Long-serving St. Kitts & Nevis Deputy Prime Minister Sam Condor has broken his silence for resigning from his ministerial post last January.
A parliamentarian for the past 24 years, Condor stepped down two days after St. Kitts & Nevis Prime Minister Dr. Denzil Douglas fired Foreign Affairs Minister Dr. Timothy Harris. At the time, Condor cited “issues with good governance and constitutional integrity” as his reasons for stepping down.
While in Toronto last weekend to meet with nationals, Condor laid out his reasons for demitting office.
“I have tried over the years to be very supportive of the PM,” he said. “On reflection, I could see now that he was concerned about my popularity with the people. I don’t know why this was the case because I did nothing other than demonstrate loyalty and support. Submitting my resignation was a very difficult thing to do but, in the end, my conscience could not allow me to do any other thing. I had to step away. The party infrastructure has been gradually crumbling over the years to the point where, in my opinion, the party is weaker than when we inherited it.”
Harris, who successfully defended his PhD dissertation at Concordia University in 2001, accompanied Condor on the North American visit that also included stops in New York and Miami.
The former party chair was dismissed for opposing the government-sponsored Senators Bill to increase the membership from three to six and a controversial land for debt legislation.
“We thought there were a number of things wrong with the land swap legislation,” said Harris. “There was not enough consultation with the people of St. Kitts & Nevis, neither was there adequate consultation with us as senior members of the government and the party. It was on the day of the parliament that we learned precisely where these 1,200 acres of land was going to come from.”
The eight acres of land in four rural communities, including Harris’, was swapped with the National Bank to settle public debts. The land was previously used for sugar production.
“The principal concern for us was that at the price at which those lands had to be sold, they would have been out of the reach of ordinary Kittitians and Nevisians,” said Harris. “We could not support that decision because it would have led to the alienation of the lands from the very people for whom the land was intended.”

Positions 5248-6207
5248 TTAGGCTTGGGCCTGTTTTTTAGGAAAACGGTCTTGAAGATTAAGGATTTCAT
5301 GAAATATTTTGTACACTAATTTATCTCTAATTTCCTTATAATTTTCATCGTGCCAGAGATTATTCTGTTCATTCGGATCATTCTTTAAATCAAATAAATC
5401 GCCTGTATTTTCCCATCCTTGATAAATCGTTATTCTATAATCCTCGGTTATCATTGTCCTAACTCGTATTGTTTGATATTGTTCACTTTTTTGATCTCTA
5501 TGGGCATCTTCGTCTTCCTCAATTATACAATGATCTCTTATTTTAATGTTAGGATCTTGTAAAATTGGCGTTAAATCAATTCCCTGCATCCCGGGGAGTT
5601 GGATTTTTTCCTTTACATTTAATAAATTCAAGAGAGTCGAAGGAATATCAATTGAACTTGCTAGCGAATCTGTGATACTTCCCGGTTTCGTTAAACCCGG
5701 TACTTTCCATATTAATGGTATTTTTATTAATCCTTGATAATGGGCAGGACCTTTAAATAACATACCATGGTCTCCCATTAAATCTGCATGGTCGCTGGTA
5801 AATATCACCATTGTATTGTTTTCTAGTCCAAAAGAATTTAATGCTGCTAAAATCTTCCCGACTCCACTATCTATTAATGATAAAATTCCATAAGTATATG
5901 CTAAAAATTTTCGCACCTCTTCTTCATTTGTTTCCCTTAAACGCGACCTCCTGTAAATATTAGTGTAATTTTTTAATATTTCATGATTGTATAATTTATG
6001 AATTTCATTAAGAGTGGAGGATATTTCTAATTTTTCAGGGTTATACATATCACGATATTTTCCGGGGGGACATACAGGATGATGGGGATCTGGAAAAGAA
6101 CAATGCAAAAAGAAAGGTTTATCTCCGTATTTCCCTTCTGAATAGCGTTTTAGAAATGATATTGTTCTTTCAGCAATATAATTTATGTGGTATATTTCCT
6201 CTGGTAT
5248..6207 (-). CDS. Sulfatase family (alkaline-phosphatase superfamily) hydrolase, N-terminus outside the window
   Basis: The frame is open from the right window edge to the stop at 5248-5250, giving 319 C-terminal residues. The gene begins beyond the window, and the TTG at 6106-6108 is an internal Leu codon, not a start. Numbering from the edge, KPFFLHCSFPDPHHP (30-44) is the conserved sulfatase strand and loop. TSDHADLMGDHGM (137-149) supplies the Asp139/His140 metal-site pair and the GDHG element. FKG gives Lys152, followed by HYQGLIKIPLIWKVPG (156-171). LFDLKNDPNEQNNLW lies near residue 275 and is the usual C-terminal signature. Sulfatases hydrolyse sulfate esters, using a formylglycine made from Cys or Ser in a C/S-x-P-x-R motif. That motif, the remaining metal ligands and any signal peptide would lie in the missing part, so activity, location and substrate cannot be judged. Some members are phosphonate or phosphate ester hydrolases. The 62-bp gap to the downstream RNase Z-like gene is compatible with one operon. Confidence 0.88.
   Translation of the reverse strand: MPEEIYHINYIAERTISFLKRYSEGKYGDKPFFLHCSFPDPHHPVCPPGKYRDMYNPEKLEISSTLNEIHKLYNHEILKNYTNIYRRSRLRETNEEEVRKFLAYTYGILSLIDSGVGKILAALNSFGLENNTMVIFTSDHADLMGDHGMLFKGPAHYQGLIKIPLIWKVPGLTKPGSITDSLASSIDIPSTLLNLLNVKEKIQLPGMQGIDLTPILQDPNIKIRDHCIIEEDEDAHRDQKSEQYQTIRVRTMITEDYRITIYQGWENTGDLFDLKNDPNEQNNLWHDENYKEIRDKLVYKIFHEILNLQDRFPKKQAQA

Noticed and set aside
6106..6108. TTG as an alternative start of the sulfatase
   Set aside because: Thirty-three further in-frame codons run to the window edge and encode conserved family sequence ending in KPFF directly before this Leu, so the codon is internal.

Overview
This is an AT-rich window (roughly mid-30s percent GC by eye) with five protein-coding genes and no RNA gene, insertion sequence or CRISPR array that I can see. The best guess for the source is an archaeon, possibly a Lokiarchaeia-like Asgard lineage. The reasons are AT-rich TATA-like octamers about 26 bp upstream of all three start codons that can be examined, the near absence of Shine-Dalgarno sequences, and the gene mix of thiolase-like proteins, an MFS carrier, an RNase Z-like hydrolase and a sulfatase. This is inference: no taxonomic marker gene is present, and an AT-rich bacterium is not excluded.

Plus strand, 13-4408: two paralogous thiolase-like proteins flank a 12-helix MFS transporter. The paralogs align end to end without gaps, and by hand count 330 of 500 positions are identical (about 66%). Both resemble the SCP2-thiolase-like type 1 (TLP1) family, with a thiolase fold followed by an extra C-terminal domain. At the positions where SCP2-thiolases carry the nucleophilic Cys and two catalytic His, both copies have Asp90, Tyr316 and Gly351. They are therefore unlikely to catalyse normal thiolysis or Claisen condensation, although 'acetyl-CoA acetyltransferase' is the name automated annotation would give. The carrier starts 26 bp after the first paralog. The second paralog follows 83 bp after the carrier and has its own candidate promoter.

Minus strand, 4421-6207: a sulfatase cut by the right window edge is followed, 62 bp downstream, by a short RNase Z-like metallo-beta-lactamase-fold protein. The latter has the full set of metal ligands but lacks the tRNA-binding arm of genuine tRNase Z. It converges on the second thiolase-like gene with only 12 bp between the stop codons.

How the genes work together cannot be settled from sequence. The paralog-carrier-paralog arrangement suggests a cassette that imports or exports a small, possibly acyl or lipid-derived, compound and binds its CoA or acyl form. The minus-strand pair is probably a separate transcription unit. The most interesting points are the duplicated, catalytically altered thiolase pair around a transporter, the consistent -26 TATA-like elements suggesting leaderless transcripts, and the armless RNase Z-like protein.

St. Kitts & Nevis has experienced negative growth in the last five years and the unemployment rate is nearly 25 per cent.
“The country is under significant economic difficulty and clearly the policies of Dr. Douglas have not worked and they are unlikely to work because no new ideas are forthcoming,” said Harris. “He has exhausted his reservoir in terms of being able to bring new ideas to the fold. We believe the people in the Diaspora have an opportunity to say this is unacceptable, we want our democracy to be protected, we want a new order and we want a good government in St. Kitts & Nevis.”
Condor and Harris have joined four opposition members in writing to the Governor General indicating they do not support Douglas as Prime Minister and will vote in favour of a no-confidence motion filed by the opposition last December. The six Members of Parliament, who form the majority of elected representatives in the parliament, have charged that the delay in the tabling of the motion is a violation of their constitutional rights.
They have taken the matter to court and have also pledged to work together in some form of unity government arrangement should they win their seats in the next general election.
“The unity construct is not about people coming together for the purpose just of removing Dr. Douglas, but for the purpose of putting the country on a new path of development and good governance so that we could deal with the major issues, including constitutional and electoral reform and the imperative of revamping the economy and creating greater opportunity for people to do well,” said Condor.